447. DANIEL KANIPE, CO. C ,7TH CAVALRY, LITTLE BIGHORN SURVIVOR ARCHIVE
An important archive of papers, letters, newspaper clippings and ephemera relating to this well known member of C Company, 7th Cavalry.
On June 25, 1876 Kanipe was a Sergeant in Co. C, led by Captain Thomas Custer. A North Carolinian by birth, he enlisted in the 7th on August 17, 1872 and was sent West. At the time of his enlistment his occupation was noted as "farmer." He was a participant in Stanley's Yellowstone Expedition of 1873, and in Custer's Black Hill's Expedition in 1874. He survived the massacre of most of the members of Company C by joining Reno's command on the hilltop. He left the 7th in August, 1877, just a little over a year after the massacre. He later served as a Captain in the 19th North Carolina Militia in World War I. He died at Marion, North Carolina in 1926. Kanipe will forever be remembered as one of the last surviving members of the 7th Cavalry to see Custer alive. During the drive toward the combined villages of Cheyenne and Sioux, Kanipe was instructed by Captain Tom Custer to carry a message to McDougall to "Tell him to bring the pack train straight across the country. If any packs come loose, cut them and come on quick – a big Indian camp. If you see Captain Benteen, tell him to come quick – a big Indian camp.” After delivering the message, Kanipe was cut off from Custer’s immediate command, and survived by joining Reno’s men on the “hilltop.” This remarkable archive was recently discovered in a storage locker in Roswell, New Mexico. This is the second archive of Kanipe family material to surface in the last few years. Brunk Auctions in Asheville, North Carolina offered another grouping of Kanipe family material from collateral descendants in that state on September 24, 2005.
Among the items contained in the present archive are the following:
Daniel Kanipe (1853-1926) vellum, partially printed discharge paper, issued at Fort Totten, Dakota Territory, August 7th, 1887, signed by Lieut. Col. L. C. Hunt of the 20th U.S. Infantry, with Kanipe’s character listed as “Excellent” by his immediate commander Capt. Henry Jackson, of Co. C, 7th Cavalry. Jackson served as Thomas Custer’s replacement after the massacre. The discharge is docketed and signed by Jackson in bold, red inked block letters on the verso: First Sergt. Daniel Kanipe was engaged in the battle on Little Big Horn River, M.T. June 25 and 26th, 1876, and in fainter black ink, apparently written entirely in Jackson's hand 1st Sergt Kanipe was engaged in the Yellowstone Expedition of 1873 and in Black Hills Expedition 1874.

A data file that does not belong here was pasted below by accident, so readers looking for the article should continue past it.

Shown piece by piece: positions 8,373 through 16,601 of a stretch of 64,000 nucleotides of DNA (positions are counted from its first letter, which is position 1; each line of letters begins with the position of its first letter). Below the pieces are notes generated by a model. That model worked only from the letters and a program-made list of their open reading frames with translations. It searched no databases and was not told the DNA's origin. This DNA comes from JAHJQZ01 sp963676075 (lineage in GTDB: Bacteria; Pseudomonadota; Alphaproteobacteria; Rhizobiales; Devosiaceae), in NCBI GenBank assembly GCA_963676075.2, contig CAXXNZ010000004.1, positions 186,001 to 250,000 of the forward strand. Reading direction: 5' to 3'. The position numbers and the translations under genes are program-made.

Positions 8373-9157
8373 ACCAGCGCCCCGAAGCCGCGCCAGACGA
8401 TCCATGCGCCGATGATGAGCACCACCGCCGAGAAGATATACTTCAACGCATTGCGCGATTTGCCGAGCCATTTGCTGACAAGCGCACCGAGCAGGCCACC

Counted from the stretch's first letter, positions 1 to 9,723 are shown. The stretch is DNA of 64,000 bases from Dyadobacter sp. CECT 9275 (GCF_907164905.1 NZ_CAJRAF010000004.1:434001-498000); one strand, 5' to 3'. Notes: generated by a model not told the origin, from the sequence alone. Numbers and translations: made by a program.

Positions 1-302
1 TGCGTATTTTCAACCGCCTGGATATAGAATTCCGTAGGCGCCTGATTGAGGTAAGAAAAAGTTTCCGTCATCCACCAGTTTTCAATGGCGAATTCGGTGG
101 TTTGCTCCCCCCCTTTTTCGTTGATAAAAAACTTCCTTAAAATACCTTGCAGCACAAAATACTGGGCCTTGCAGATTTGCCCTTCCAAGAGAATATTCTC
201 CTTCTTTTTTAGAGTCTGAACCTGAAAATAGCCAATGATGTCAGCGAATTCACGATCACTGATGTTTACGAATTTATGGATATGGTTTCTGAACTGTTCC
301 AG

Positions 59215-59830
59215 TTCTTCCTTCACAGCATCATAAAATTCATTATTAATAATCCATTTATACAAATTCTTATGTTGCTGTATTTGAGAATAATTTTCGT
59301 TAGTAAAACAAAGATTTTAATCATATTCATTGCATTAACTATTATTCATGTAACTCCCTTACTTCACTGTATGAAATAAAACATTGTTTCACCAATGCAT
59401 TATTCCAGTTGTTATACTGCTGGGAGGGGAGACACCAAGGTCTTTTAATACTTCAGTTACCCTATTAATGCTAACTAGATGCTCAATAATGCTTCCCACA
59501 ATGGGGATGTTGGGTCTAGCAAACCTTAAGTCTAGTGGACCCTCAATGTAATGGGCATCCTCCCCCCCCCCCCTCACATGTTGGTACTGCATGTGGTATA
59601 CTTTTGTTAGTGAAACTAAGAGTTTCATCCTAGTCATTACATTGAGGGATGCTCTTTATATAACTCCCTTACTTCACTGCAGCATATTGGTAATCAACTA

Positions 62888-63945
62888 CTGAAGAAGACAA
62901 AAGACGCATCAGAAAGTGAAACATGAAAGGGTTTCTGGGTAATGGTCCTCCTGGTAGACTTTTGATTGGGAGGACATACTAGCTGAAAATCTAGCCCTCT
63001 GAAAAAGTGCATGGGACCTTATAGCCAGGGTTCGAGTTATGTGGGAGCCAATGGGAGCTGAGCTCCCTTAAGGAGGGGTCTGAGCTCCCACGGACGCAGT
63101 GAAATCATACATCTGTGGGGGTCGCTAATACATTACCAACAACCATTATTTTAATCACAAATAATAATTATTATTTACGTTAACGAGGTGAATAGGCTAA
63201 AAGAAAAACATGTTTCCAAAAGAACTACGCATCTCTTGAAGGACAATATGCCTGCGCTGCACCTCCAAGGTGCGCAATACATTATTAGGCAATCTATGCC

Also included are two typescript accounts by Kanipe detailing of the events of the battle of the Little Bighorn . Story of Custer’s Raid told by D.A. Kanipe to Judge Shaw at Marion, N.C. on the 21st September, 1921, with inked notation “taken in short hand and transcribed by Lizzie McNairy”, 5 ½ legal sized pages in length, the first page double spaced, the remaining pp all single spaced. The second typed account is 4 1/3 single pages on letter-sized sheets and ink signed If you wish any further information, just write me and I will send it to you. Daniel Kanipe.
Peter Thompson (1854-1928), Private Co. C, 7th Cavalry, Awarded the Congressional Medal of Honor for his actions at the Little Big Horn. : ALs, 4pp, Alzada, MT, December 25,1908; and ALs, 2pp, October 31, 1921, Alzada, MT.
Thompson and fellow trooper James Watson fell behind Custer’s charging five companies at the Little Bighorn. Eventually joining Reno’s troops, he was a combatant in the hilltop fight. Thompson was among along with several other troopers who left the hilltop lines to bring water for the wounded. Thompson was wounded in the head and hand during these repeated trips, and was awarded the Congressional Medal of Honor of October 5, 1878. Upon leaving the service, he managed a ranch in Alzada, Montana. He died at the Soldier’s Home in Hot Springs, South Dakota. Included here are two handwritten letters. In the first of these letters Thompson writes his old friend and C. Company member Daniel Kanipe and recounts a recent visit to the Custer Battlefield. i found you had visited that place in September 1908 i wish i had known of the fact of your visit i certainly would have been there…i that i would visit for the first time since June 25 and 26: 1876 that field witch some of our bravest officers and men lost there lives…we still feel sad as we think of those 2 dark days..
The second letter, written nearly two decades later, is addressed to W. O. Taylor (Private Co. A, 7th Cavalry). Apparently written in response to questions Taylor posed while researching his memories of the battle of the LBH, Thompson provides details of his experience that day. ....in the first place i was not with the pack train on the 25 or any other time. me watson brennen and fitzgereld was the last set of 4 of C troop..Brennen and Fitzgerald sneeked of to the rear me and Watson keep on untill our horses played out…we was driven slowly back until we came upon the advancing colum of Reno an Benteens commands Sargent Knipe found my horse where i had left it…Bennett was shot thrue the body and died on board the far west on July 5 King was shot thrue the bowls and was buried at Fort Buford on July 4.. Thompson closes with a P.S. on June 25 this year i was at the custerbattle field on the 45 year since the battle took place there was about 4000 cars and 15000 people.
Charles A Varnum (1849-1936), 2nd Lieutenant and Commander of Scouts, 7th Cavalry, awarded the Congressional Medal of Honor for his actions at Wounded Knee. ALs, 2pp, n.d. San Francisco.